NASA names acting CIO; GSA gains one executive, loses another

No matter how much changes in the daily lives of federal employees and contractors, the one constant is federal and industry executives will get new jobs.

Over the past few weeks, the changes maybe have been less dramatic but still significant.

Jeff Seaton assumes the interim role as NASA chief information officer. He has been the deputy CIO since 2018. Renee Wynn, the NASA CIO for the last four years, retired on April 30.

Jeff Seaton is the acting chief information officer at NASA.

“Previous to this appointment [as acting CIO], Seaton served as the deputy CIO where he supported the leadership and integration of NASA corporate and mission critical IT functions and capabilities, as well as oversaw NASA’s annual IT spending of more than $2 billion,” states an agencywide memo, which SpaceRef.com obtained and a NASA spokesman confirmed. “He collaboratively provided oversight for agencywide, mission-enabling functions related to IT investments, IT modernization efforts, cybersecurity, and the delivery of enterprisewide IT and information solutions.”

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Seaton came to NASA headquarters after spending seven years as CIO of Langley Research Center. During that time, he led efforts in both the Langley and CIO enterprise across the agency to increase effectiveness and accountability of the services provided by the organization. Seaton joined NASA in 1991 as an electrical engineer conducting robotics research.

During his tenure as acting CIO—depending on how long it lasts, of course—Seaton will continue to push forward NASA’s reimagining of its IT organization. He also will further the move to be more of a customer-centric IT organization.

NASA’s IT budget for fiscal 2020 is $2.3 billion and 60% of its projects are on schedule and 74% are meeting budget expectations, according to the Federal IT Dashboard.

Over at the General Services Administration, Vera Ashworth will join the IT category team in the Federal Acquisition Service as a deputy assistant commissioner for ITC. Her first day will be May 26.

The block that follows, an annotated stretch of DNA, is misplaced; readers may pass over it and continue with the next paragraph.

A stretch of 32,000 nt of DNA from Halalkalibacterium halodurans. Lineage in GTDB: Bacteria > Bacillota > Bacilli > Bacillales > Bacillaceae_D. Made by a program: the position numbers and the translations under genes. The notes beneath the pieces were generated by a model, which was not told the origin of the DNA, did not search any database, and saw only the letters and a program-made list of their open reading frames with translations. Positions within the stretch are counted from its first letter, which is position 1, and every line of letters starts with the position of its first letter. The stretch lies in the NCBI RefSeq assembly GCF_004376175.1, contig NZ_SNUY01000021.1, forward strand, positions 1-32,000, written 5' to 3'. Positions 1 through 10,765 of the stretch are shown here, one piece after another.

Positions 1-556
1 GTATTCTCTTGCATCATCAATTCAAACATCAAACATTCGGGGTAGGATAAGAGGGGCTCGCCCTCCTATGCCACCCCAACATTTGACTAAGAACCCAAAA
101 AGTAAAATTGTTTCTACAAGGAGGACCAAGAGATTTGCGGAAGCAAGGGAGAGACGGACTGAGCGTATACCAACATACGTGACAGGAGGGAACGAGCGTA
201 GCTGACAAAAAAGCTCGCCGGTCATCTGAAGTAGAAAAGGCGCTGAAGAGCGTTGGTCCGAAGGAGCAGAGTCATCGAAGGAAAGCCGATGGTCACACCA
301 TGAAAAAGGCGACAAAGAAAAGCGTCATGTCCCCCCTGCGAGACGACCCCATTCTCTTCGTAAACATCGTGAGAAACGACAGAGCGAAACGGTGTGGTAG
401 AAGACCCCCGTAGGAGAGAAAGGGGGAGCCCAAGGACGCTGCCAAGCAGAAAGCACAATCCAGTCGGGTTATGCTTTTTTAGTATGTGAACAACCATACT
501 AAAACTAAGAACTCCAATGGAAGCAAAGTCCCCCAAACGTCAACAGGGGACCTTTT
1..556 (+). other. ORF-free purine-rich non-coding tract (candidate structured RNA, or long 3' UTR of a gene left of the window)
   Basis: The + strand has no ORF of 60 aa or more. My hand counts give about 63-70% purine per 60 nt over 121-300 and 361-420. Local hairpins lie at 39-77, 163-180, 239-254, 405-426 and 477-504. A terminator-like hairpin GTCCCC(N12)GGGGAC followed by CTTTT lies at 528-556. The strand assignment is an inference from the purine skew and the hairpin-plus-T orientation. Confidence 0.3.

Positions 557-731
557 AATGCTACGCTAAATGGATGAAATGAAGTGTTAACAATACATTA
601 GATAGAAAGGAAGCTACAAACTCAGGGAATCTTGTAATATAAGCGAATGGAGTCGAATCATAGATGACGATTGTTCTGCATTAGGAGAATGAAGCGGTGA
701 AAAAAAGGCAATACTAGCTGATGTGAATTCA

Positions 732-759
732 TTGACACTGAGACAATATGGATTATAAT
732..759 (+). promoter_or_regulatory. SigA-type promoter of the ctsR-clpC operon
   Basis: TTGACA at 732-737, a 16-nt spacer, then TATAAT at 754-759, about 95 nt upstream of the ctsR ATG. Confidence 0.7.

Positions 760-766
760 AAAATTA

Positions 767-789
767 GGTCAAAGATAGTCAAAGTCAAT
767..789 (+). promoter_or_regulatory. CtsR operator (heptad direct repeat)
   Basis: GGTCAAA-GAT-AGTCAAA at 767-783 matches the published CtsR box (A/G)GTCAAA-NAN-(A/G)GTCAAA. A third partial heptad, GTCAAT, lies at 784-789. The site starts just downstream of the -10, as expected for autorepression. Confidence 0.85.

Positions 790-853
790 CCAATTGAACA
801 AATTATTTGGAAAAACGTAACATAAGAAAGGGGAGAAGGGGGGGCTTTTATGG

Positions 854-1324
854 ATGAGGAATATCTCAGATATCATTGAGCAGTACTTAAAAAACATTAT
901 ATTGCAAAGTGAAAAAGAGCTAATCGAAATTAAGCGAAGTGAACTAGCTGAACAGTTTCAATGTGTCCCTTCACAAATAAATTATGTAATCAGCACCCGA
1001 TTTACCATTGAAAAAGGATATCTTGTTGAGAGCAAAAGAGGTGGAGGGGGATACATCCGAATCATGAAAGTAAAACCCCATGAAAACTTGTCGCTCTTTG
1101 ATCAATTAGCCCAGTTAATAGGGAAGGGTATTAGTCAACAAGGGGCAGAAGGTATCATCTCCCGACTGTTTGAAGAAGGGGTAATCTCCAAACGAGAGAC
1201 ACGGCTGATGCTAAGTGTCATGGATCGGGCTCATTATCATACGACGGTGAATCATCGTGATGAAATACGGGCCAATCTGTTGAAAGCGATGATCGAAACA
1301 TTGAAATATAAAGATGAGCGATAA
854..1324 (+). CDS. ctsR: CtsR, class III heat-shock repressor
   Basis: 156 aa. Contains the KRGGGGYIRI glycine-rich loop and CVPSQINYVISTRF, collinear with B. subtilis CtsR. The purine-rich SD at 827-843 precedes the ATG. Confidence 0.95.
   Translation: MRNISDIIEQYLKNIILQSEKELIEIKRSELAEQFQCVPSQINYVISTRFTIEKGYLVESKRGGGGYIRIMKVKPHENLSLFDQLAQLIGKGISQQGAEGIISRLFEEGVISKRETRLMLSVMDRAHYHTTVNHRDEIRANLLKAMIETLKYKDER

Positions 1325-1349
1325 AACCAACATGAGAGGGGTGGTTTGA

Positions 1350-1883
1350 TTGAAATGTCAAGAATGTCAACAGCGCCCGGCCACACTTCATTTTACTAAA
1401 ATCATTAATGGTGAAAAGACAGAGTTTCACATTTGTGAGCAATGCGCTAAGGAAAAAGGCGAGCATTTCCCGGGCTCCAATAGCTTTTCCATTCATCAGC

Ashworth comes to GSA after spending the last 15 years as vice president at CGI-Federal. In that role, she led CGI-Federal’s strategy and innovation efforts across three agencies, the departments of State and Commerce and the U.S. Agency for International Development. Ashworth also helped implement the Digital Accountability and Transparency Act (DATA Act) for federal clients.

Ashworth joins Laura Stanton, who is becoming the acting assistant commissioner of ITC when Bill Zielinski leaves in June, and Keith Nakasone as deputy assistant commissioners.

This is Ashworth’s second stint in government. She worked at the Environmental Protection Agency for eight years in the early 1990s.

GSA also lost a key contributor. Jay Huie left at the end of April to work for the government of the District of Columbia as the chief information officer of Office of the State Superintendent of Education.

He joined GSA in 2015 as an innovation specialist for the 18F organization. Then Huie moved to be the cloud portfolio manager for the Technology Transformation Service.

Huie spent a year as a White House leadership fellow working on the data strategy and developing policies around IP version 6, automated technologies and shared services.

Jay Huie left GSA to work for the government of the District of Columbia as the chief information officer of Office of the State Superintendent of Education.

Since returning to GSA in 2019, he was the deputy assistant commissioner and acting assistant commissioner of GSA’s Office of Products and Programs, which focused on an assortment of initiatives including Data.gov, Challenge.gov, the 21st Century and the Foundations for Evidence-Based Policymaking Act.

Finally, Rory Schultz, a long-time Agriculture Department technology executive, hopped over to the private sector. In April, Schultz became a portfolio manager for Salient CRGT.

Schultz announced in January that he planned to retire after more than 32 years of federal services, including the last 10 at USDA where he was deputy CIO for the Food and Nutrition Service and later client executive responsible for the customer relationship management (CRM) program, which served USDA bureaus and other federal customers.

Schultz began his federal career as a summer intern and research analyst with the Executive Office of the President during the Reagan administration.  After college, he returned as a GS-4 research analyst with the records management branch at the Department of the Treasury.